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Closing lines

For the most part, I'm not much of a morning person on the weekend. Generally it's a time to sleep in and not worry about getting any place in any particular hurry. Which is why taking any part in Saturday's marathon surprised even me.

For the most part, I'm not much of a morning person on the weekend. Generally it's a time to sleep in and not worry about getting any place in any particular hurry. Which is why taking any part in Saturday's marathon surprised even me.

Then again, who can turn down a breakfast buffet featuring a variety of breads for toasting, bagels, muffins, a bloody Mary or a spirited coffee? That was the spread at a friend's house on Eighth Street South in Fargo, or mile marker 1.75.

A group of 10 or so adults and two small boys gathered to cheer on runners, and stuff our gobs with powdered sugar doughnuts.

One person held a sign that read "Welcome to Brrrr-go!" mounted on a child's high chair tray. The rest of us just yelled in between bites, sips and early morning yawns.

We all expressed our admiration for those who had to wait in the sleet outside and hit the streets with temperatures hovering around 40 degrees. To keep warm on the boulevard, some of us jumped in place, clapped and waved frantically, while others lined our pockets with toasted English muffins (the perfect size for hand warmers) and our throats with Irish coffee.


It's difficult to say who benefited more from the shared energy - the runners or our group of hardy supporters. Certainly those competing in the marathon felt our encouragement, especially the fact that one of the homeowners had dug out a volume of "Jock Jams" to test the limits of organizers' invitation to make some noise. Likewise, a few of the women appreciated the opportunity to let loose their inner cheerleader.

"Woohoo. Go number 164. You can do it... Looking good 803. Keep up the pace... 799, he's our man, if he can't complete 26 miles, ummm, I hope someone can! Woohoo!"

For the men in our group, however, cheering bordered on being a contact event. In particular, one hockey dad-in-waiting chased down joggers, yelling at them as they passed by. Instead of pep talks, he gave the athletes the drill sergeant treatment.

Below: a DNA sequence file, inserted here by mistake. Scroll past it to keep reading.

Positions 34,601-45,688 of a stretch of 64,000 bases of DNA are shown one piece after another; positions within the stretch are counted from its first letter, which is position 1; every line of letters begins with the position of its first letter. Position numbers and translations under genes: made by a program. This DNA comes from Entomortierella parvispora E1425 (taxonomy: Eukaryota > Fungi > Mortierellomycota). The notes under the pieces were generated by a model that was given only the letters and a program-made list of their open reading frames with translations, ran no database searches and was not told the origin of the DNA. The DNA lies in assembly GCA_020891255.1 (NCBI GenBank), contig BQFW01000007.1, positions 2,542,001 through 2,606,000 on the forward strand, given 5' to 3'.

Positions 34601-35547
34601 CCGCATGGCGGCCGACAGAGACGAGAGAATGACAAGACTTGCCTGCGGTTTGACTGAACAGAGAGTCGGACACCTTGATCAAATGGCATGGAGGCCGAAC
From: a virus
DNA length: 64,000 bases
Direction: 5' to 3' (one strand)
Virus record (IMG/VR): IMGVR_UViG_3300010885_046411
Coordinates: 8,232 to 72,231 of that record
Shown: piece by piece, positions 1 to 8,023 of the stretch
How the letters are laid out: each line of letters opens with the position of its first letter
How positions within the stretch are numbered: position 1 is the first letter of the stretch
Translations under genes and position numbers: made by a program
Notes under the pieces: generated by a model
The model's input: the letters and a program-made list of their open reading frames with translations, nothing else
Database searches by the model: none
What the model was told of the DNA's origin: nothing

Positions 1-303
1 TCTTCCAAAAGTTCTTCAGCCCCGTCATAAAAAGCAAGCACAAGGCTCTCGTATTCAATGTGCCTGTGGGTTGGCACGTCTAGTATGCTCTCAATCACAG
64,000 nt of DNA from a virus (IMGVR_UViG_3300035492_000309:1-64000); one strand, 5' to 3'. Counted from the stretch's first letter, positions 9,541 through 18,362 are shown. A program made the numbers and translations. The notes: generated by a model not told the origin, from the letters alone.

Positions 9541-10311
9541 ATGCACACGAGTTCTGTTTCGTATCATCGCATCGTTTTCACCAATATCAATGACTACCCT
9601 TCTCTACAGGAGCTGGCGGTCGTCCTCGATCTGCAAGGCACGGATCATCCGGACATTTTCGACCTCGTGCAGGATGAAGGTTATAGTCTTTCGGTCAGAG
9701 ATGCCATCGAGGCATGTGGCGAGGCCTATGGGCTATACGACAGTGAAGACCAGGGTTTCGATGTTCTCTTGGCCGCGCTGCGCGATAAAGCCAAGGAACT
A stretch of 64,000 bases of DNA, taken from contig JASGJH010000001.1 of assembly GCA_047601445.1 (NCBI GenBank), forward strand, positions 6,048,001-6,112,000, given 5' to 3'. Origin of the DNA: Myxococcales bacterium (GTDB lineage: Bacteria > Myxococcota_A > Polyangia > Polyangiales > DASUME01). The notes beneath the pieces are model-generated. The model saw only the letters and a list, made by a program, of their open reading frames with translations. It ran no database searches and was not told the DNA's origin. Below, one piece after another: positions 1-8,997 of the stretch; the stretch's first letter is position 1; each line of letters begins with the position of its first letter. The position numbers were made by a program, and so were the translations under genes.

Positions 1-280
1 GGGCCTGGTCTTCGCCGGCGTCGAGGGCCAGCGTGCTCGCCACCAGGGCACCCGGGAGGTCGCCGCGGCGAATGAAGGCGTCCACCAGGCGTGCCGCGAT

"Keep those knees up, boy! Breathe through your nose, maggot! You call that running? I've been through 12-step programs faster than you! You are a disgrace to sweat! You don't deserve Gatorade!"

When he felt his drink start to spill or simply lost interest, he pulled up and shouted after them, "Yeah, you better keep running!"

Next year we'll keep him on a leash.

Actually, his berating warmed my heart. I don't usually experience such abuse after 8 a.m. More often I get it earlier in the morning, mostly around 2 a.m.

As a 14-year regular at Ralph's Corner, I heard my share of the great cries to get late-night revelers out of the bar. Some may have been offended by the verbal abuse throughout the years, but I've come to appreciate it as ribald art form, like graffiti.


It started with the classic, "You don't have to go home, but you can't stay here," but flowered into declarations unprintable in this paper.

"Get out. You can talk outside ... Shipley, tell your drunk friends to get the hell out of here ... Let's go, girls. Shipley, this means you!"

Those were some of the more polite ones, and that was just in one two-minute stretch.

Personally, my favorites were dealt by the tag team of Aaron Nygaard and Bill Beattie. The tandem started by asking politely, then demanding patrons leave. When that didn't work, they hurled insults that would've made a cat-calling construction worker blush. If that didn't work, they wouldn't be averse to throwing cups of water or snapping patrons with dish rags to get them to move.

I missed the heyday of Dylan Onefeather, however, whose colorful cries were a sort of anguished poetry. Onefeather died in 1987 of diabetes-related complications.

"Let's go," he'd yell. "My girlfriend's at home having sex and I want to be there."

Rumor has it, that girlfriend still has his leg, though I'm not sure if it's the real appendage or a prosthetic.

Sure, I'll miss Ralph's and the early morning abuse, but I won't miss waking up smelling like cigarette butts and stale beer. Who knows, maybe I'll become the kind of early morning riser who runs the marathon next year. I'll just make a point to take a detour around mile marker 1.75 and the hockey dad on the leash.


Readers can reach Forum reporter John Lamb at (701) 241-5533

For 20 years John Lamb has covered art, entertainment and lifestyle stories in the area for The Forum.
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